Saturday, November 1, 2008
Tech Talk: Spot Satellite Personal Tracker
It could save your life
|When Bill delivered an Extra 300L from Watsonville, Calif., to Friday Harbor, Wash., the owner was able to track the arrival of his new plane in real time.|
There are some things I’d like to see develop during Spot’s evolution. I confess that I’m a little worried about accidentally hitting the 911 button and having GEOS Alliance send a rescue helicopter when I don’t need it. This situation would be embarrassing and probably very expensive. I’d like to have a cover over the 911 button that has to be removed or pushed out of the way before calling for serious help.
|Bill checks in with an OK message once he’s safely on the ground at an airport hangar.|
Spot uses the Globalstar communications network, a LEO (low earth orbit) satellite constellation (48 active satellites and four spares). Reportedly, Globalstar has had equipment problems that mostly affect satellite-dropped calls; industry analysts speculate that the cause is radiation in the South Atlantic Anomaly. In addition to replacement satellites being put into orbit, new second-generation satellites are being developed with launches scheduled for 2009, so the coverage numbers should continue to improve over time. To manage this issue now, Spot sends each tracking and OK message three times to maximize hitting a communications window and getting the message through. If an emergency 911 message is sent, it’s repeated until the SPOT is turned off, so these types of messages should always be received in pretty short order. The Help request to friends sends a message every five minutes for an hour, so these requests should also be extremely reliable. In my experience, the coverage for tracking messages has been excellent for all of my trips across the country, and when our P&P Editor took her Spot to Greenland in a C-130, I was able to track her in remote areas on the ice cap.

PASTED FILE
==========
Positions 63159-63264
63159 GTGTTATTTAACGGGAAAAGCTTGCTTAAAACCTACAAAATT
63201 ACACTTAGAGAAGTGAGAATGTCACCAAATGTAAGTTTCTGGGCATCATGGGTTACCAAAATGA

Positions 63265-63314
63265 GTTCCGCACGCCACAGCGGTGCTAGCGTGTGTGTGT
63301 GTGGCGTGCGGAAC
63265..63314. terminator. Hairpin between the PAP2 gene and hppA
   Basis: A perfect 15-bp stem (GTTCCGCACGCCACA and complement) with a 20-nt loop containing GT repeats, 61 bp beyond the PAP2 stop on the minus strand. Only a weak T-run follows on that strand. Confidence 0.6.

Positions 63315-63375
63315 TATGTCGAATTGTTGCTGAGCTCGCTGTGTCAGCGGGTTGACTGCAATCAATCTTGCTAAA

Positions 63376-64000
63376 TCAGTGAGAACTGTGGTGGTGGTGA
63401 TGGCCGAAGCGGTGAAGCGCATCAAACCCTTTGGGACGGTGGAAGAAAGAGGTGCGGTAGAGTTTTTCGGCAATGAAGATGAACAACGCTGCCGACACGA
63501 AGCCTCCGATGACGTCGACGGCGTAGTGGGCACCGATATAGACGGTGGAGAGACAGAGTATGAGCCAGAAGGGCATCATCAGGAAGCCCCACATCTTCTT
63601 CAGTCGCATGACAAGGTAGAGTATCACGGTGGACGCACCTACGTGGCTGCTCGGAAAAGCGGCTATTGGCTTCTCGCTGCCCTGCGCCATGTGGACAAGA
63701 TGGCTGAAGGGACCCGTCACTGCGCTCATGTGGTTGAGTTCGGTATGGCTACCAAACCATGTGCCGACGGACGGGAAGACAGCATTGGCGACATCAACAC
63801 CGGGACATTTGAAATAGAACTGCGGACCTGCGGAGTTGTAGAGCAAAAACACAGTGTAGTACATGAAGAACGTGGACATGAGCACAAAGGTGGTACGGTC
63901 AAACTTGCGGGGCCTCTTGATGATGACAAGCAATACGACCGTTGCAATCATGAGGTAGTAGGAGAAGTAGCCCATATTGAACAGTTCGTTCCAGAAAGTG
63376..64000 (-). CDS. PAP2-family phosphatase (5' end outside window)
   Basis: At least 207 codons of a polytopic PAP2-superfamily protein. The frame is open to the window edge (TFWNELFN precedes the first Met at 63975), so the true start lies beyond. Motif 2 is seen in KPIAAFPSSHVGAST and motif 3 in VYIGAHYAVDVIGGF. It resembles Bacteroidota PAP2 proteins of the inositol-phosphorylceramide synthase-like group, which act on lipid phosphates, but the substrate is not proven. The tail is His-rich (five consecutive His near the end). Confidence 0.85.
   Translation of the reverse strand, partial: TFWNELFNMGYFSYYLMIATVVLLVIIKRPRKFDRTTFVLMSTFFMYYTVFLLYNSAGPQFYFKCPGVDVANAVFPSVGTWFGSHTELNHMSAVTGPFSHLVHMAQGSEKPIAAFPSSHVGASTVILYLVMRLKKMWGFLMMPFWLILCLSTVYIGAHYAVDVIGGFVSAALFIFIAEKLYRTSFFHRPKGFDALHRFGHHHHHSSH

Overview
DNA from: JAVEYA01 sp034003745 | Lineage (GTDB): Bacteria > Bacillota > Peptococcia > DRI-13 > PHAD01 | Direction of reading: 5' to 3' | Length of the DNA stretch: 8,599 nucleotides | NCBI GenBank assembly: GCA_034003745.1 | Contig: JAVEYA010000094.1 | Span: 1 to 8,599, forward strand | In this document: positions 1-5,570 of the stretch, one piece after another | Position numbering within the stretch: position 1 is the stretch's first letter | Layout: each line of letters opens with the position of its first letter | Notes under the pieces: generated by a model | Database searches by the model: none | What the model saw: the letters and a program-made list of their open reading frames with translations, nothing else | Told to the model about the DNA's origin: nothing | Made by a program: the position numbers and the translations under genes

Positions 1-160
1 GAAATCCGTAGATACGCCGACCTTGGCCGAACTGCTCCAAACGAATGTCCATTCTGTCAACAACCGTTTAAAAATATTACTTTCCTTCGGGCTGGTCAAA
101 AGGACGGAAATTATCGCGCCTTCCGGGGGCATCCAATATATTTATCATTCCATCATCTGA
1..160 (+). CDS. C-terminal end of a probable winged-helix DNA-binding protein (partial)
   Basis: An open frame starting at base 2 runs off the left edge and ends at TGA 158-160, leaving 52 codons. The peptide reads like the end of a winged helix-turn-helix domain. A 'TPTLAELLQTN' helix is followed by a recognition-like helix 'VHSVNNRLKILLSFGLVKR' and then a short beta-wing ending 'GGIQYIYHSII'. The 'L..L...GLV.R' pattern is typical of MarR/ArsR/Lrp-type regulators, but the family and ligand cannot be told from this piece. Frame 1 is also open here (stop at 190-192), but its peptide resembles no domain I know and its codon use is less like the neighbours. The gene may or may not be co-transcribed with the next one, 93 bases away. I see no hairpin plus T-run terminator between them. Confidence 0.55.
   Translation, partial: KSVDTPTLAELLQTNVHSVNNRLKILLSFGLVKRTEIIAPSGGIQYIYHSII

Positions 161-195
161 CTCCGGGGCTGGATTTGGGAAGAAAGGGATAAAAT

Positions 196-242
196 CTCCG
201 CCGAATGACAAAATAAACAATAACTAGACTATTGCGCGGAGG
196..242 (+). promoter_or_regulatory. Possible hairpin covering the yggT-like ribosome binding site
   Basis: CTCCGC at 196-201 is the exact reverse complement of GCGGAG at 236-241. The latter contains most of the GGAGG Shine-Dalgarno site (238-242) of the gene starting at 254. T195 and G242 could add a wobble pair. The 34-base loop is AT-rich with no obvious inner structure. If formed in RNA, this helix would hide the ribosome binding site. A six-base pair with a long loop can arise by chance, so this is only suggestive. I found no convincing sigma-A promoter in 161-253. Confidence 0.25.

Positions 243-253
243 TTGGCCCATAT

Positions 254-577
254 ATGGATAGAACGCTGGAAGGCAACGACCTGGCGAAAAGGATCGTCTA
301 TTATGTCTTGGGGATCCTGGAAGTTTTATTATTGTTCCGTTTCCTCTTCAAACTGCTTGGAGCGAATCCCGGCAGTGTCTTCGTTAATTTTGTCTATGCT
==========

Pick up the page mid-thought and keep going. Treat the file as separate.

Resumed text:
|An OK/Check-in message sent from the ice cap in Greenland displays GPS coordinates sent via e-mail and text messages.|
Bill Stein performs a solo act in his Edge 540 (www.billsteinairshows.com) and with the Collaborators (see Pilot Journal Nov/Dec 2007).
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